Let’s work together to restore Scotland’s most important nature sites

Allie McGregor

Monday 13 May 2019

Lapwing: adult feeding in wet meadow at Elmley Marsh RSPB reserve.

More action is needed urgently to improve the condition of Scotland’s most important nature conservation areas, according to RSPB Scotland. This will require new sources of funding and enhanced partnership working.

The wildlife conservation charity issued the plea following a new report published today by Scottish Natural Heritage (SNH) showing that the condition of these areas has continued to decline over the past year.

65.5% of Scotland’s protected sites are assessed as being in ‘favourable’ condition according to the report – a drop from 2007 when 67.5% were judged to be in this category. This means that one in every five designated sites remains in ‘poor’ condition.

Funding availability remains a significant barrier to delivering improvements to break the stagnation in condition for both public and voluntary sector organisations. Whilst a lot of positive action has been taken and some species and habitats are recovering, it is clear that we are collectively struggling to make a step change in condition.

The report comes just one week after the UN released its Global Assessment on nature, which showed that our natural world is experiencing unprecedented rates of decline, putting 1 million species at risk of extinction in the next few decades.

In response to the urgency and gravity of these shocking findings, a debate in the Scottish Parliament led to the First Minister declaring her government’s ambition to be an international leader on tackling biodiversity loss.

Anne McCall, Director of RSPB Scotland, said: “Protected areas provide a vast range of significant public benefits from services like water quality and carbon storage, to connecting people with nature and contributing to local economies through wildlife tourism. They also play a crucial role in the fight against biodiversity loss, safeguarding our most important species and habitats from damaging development and land use.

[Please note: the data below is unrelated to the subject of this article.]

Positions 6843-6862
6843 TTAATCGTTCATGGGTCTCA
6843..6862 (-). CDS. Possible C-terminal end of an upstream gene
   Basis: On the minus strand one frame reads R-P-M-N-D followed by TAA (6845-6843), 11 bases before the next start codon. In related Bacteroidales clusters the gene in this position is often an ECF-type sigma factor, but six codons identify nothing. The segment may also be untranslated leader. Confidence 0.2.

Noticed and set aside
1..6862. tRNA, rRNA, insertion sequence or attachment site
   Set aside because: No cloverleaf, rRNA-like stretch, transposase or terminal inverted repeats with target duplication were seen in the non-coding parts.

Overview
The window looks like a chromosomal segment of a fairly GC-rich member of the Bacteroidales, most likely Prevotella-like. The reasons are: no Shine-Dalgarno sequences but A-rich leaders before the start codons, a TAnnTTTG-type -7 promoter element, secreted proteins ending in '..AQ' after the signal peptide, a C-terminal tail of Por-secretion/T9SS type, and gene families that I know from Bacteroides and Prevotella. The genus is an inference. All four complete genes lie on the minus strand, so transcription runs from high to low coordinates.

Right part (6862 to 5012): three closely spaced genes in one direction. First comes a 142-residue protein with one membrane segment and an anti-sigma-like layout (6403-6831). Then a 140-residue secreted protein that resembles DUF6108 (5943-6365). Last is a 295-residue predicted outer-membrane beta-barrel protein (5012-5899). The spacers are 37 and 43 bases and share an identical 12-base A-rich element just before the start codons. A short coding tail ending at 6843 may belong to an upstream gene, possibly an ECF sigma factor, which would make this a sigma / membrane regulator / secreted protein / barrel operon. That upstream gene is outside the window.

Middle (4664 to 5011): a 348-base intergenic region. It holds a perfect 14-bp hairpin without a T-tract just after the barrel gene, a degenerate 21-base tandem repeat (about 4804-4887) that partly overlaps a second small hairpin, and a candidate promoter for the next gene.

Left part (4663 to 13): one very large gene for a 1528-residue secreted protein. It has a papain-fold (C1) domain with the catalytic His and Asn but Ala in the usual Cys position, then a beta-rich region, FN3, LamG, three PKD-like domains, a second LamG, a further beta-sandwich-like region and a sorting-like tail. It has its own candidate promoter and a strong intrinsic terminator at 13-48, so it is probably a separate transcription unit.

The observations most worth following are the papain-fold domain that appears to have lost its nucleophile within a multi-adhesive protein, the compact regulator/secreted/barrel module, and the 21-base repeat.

“Unless more resources are given to looking after protected areas then we won’t make the step change needed to restore our network to its full potential, which will also build resilience against future change.”

RSPB Scotland is worried that birds in particular are faring worse than they were last year. Seabirds and waders are increasingly affected by wider offsite pressures that require urgent attention and investment by the Scottish Government.

Anne McCall continued: “It is also clear that protected areas are insufficient on their own for tackling declines in nature. Land outside of these sites needs to be used in more sustainable ways, through a National Ecological Network for Scotland that would reconnect and restore habitats and encourage biodiversity to return to the wider countryside.

“There are still many species and habitats that can be improved through on-site conservation measures. SNH’s data helps to identify the biggest priorities for this collective action - tackling invasive species, overgrazing and water management, improving the condition of our woodlands and wetlands.”

Anne Concluded: “RSPB Scotland is doing all it can to help wildlife on the land we manage, much of which is on protected sites. We are also working in partnership with SNH and others to collectively tackle the biggest challenges facing nature here."

Last Updated: Monday 13 May 2019

Tagged with: Country: Scotland Country: Scotland Topic: Scotland Topic: Scotland